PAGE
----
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When working in Apex it is not uncommon for us to work with a numeric field that has a 0 scale. To use that with some built in functions we need to use an Integer. To provide an example, let's say we have a field on Account TrainingDays__c. This field always holds a whole number.

To use this field with Date.addDays() we need to convert the Decimal value that acct.TrainingDays__c is represented in to an Integer. For this task we have two options: Integer.valueOf(acct.TrainingDays__c) or (Integer)acct.TrainingDays__c.

I know that there are some differences when working in other languages, but for the given example where the source value is a numeric SObject field:

  • Is there ever a time when one of the methods would throw an exception and the other would not?
  • Is one more performant than the other?
  • Other than code consistency is there any reason to standardize on one approach?
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For your specific example, there is this third way:

Integer i = acct.TrainingDays__c != null ? acct.TrainingDays__c.intValue() : null;

or:

Integer i = acct.TrainingDays__c != null ? acct.TrainingDays__c.round() : null;

The benefit of using these methods is that they more clearly express what is being done and provide options in how the operation is done (e.g. rounding mode).

Methods like Integer.valueOf make sense when you don't know the type of the argument.

As for using casting for this particular conversion, I'm a little surprised it even works. That observation leads to a reason you haven't included in your list: the most important reason to choose is clarity for someone reading the code (e.g. someone other than you changing the code in 2 years time). Whether the operation takes 1 microsocond or 10 microsoconds is irrelevant if a a 5 millisecond query comes soon after. See e.g. we should forget about small efficiencies, say about 97% of the time.

+1 for sfdcfox's measuring to get the performance figures rather than speculating.

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Is there ever a time when one of the methods would throw an exception and the other would not?

Yes, there are differences between the two. For example, you can't cast a String to an Integer, but you can use Integer.valueOf to parse a String into an Integer. As a side effect, this means that different constructs are susceptible to different errors. For example:

Object o = '32';
// Following line would throw a runtime exception
//Integer i1 = (Integer)o;
// But this line will return the value 32.
Integer i2 = Integer.valueOf(o);

Is one more performant than the other?

Casting is always faster, but only handles "legal" conversions, such as converting a Decimal or Long to an Integer. An analysis I just did suggests that casting is about 7.8 times faster than using Integer.valueOf, with casting requiring about 0.001679 milliseconds, and Integer.valueOf requiring about 0.013072 milliseconds (edit: normalized out the time required to execute a loop for better comparison).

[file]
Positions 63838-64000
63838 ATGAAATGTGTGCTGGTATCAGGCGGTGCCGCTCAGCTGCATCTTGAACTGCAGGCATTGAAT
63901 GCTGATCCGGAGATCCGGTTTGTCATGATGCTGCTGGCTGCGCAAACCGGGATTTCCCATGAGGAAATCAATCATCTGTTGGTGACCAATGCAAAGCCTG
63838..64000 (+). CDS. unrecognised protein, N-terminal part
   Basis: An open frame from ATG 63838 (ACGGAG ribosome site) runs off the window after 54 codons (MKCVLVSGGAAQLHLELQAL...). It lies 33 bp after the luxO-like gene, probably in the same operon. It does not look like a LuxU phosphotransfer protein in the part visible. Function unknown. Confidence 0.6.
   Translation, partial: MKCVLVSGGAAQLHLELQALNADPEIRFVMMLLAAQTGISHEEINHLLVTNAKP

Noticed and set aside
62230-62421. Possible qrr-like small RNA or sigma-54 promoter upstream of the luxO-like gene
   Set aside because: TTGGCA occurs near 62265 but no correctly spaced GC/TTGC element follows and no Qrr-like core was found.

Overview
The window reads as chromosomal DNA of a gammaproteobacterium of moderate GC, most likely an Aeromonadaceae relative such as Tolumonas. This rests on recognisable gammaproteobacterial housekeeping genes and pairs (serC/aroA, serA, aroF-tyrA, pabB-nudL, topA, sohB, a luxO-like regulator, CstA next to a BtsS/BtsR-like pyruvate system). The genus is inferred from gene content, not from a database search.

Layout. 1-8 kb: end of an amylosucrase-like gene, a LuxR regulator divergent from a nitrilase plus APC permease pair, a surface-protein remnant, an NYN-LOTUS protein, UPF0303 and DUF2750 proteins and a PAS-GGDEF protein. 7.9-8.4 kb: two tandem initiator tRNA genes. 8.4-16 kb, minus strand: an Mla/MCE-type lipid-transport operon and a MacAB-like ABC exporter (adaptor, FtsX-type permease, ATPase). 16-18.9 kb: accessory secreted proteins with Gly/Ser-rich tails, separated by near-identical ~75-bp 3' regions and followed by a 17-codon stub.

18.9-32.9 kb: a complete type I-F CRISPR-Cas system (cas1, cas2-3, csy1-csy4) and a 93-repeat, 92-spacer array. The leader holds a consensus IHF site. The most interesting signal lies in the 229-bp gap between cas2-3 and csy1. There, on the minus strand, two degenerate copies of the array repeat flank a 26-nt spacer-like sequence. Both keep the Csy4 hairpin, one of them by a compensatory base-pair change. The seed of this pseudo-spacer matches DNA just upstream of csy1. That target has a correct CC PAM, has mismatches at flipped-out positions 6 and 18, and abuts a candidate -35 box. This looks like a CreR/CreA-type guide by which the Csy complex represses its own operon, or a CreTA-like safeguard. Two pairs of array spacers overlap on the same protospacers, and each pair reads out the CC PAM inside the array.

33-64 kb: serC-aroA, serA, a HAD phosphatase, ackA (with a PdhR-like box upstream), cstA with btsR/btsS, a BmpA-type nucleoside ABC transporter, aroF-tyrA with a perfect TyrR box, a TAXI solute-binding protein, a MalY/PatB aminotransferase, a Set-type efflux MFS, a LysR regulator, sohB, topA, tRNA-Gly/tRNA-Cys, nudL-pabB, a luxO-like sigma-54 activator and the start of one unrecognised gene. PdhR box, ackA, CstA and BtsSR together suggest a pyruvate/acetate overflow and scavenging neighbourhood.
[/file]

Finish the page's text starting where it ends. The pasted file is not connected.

(Additional Edit): The difference between casting and Integer.valueOf becomes increasingly more pronounced the more verbose your profiling and system log levels are set to. Cranking everything down to a bare minimum, and normalizing the loop and heap allocations, shows that casting is about 0.0008 milliseconds, while Integer.valueOf is about 0.00114 milliseconds, which isn't even twice as expensive. However, since most users operate at a level higher than "no debugging at all", the previous paragraph fairly accurately expresses the typical performance penalty you can expect for a normal production user.

Other than code consistency is there any reason to standardize on one approach?

You should always prefer performance over standardization, but be aware that both casting and valueOf are tools that have different purposes (so you should ideally use both as appropriate). Use casting when you know that you're using a legal cast type, such as Decimal or Long, and use Integer.valueOf when you need the flexibility of also parsing strings.

  • Very interesting with the logging performance. Since my initial question was in regards to numeric sObject fields it sounds like casting is always the preferred approach for that performance benefit. – dsharrison Nov 18 '16 at 22:52
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    @D.S. Yes, in respect to converting Decimal to Integer, casting is superior to Integer.valueOf for performance, and neither throw exceptions (e.g. NullPointerException/NPE). Of course, when casting down data types, you do need to remember that anything outside of -2^32 and 2^32 will be truncated to fit within this range. One final note, there's also Decimal.intValue, but this throws NPE if the field is null. – sfdcfox Nov 18 '16 at 22:56

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